Dr Caroline Winter
November 11, at 11.00am in 1918, signalled the end of the war and the beginning of memory, with death and grief continuing for many years afterwards. Today, state ceremonies designed to remember the war are carefully arranged in time and space in order to resonate with the events of the past, if only for short moments. In the cemeteries and along the old trench lines however, the dead are forever present, and the hashtag of Somme Tourisme reminds us, that on the battlefields, ‘#RemembranceisEveryday’.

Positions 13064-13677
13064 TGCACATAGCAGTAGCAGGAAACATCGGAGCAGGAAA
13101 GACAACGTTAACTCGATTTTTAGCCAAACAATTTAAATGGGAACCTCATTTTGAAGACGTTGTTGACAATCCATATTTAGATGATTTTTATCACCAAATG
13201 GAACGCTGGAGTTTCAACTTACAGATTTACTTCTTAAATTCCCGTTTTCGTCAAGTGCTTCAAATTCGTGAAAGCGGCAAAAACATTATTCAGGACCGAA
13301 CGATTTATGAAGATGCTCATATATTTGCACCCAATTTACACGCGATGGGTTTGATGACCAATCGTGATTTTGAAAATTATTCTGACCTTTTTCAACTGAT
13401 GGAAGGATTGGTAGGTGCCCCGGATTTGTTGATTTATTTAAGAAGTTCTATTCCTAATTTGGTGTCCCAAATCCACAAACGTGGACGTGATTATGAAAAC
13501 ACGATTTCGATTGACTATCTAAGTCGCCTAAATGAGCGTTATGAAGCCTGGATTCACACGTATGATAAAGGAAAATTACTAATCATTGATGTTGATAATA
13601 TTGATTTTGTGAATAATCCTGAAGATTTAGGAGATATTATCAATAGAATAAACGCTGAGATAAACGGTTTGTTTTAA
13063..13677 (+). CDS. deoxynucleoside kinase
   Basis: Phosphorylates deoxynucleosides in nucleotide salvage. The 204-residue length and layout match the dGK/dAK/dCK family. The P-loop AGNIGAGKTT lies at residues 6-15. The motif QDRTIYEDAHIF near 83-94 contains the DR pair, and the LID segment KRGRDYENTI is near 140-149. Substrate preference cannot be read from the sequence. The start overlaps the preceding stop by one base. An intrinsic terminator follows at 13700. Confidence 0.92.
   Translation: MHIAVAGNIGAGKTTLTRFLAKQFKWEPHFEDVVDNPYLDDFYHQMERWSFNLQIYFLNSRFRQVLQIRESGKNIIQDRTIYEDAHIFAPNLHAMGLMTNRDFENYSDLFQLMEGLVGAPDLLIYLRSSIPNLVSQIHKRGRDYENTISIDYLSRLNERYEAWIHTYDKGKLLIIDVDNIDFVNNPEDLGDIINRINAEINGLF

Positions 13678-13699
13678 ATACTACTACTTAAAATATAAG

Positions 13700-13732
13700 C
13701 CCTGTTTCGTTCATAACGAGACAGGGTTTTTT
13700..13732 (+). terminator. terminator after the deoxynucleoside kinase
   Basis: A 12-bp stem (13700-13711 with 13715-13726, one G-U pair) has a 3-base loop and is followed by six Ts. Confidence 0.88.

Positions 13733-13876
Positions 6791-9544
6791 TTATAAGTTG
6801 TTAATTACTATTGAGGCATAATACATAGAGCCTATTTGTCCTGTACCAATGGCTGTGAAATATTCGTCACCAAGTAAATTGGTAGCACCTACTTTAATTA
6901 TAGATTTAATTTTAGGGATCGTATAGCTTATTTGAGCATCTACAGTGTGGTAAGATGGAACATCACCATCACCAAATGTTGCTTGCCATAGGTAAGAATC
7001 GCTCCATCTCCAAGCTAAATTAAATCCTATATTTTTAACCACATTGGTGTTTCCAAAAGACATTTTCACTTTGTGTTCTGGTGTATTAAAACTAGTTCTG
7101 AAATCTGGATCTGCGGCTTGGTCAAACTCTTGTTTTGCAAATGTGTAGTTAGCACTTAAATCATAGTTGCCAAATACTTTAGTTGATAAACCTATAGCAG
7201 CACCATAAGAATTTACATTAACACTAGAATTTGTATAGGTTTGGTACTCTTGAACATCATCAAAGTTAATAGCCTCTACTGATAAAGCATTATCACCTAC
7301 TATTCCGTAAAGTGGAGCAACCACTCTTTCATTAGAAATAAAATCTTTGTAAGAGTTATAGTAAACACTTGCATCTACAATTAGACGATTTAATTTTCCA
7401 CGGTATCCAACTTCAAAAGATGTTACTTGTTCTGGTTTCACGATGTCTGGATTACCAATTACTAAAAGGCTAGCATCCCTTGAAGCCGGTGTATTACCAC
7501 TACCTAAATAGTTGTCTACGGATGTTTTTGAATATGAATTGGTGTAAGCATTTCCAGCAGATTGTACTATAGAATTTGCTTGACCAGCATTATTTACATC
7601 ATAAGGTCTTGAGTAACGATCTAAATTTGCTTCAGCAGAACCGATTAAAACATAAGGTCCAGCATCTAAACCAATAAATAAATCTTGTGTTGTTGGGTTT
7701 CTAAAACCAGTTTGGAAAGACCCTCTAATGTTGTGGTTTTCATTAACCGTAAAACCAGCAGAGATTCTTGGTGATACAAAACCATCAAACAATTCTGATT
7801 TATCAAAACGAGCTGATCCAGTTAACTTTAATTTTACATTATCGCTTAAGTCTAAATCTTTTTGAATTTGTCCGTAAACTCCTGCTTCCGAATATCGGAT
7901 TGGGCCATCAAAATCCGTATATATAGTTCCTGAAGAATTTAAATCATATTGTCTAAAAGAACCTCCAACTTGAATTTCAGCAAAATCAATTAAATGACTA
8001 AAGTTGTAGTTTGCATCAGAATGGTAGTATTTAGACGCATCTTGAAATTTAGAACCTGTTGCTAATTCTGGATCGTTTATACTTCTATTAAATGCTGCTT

Many people are involved in both paid and voluntary work on a continuous basis throughout the year, and in a range of institutions, to enable the commemorative experiences of others. Through participant observation and brief interviews, I will investigate some of the work that goes on ‘behind the scenes’, during the days surrounding the official November 11 ceremonies in 2018. I will spend time with two or three local ‘memory workers’ in a small village on the Somme, France, to record their experiences (and mine), to illustrate the ongoing commemorative acts that occur in these villages. I will also record other activities at the several memorials in the village and surrounding towns and villages.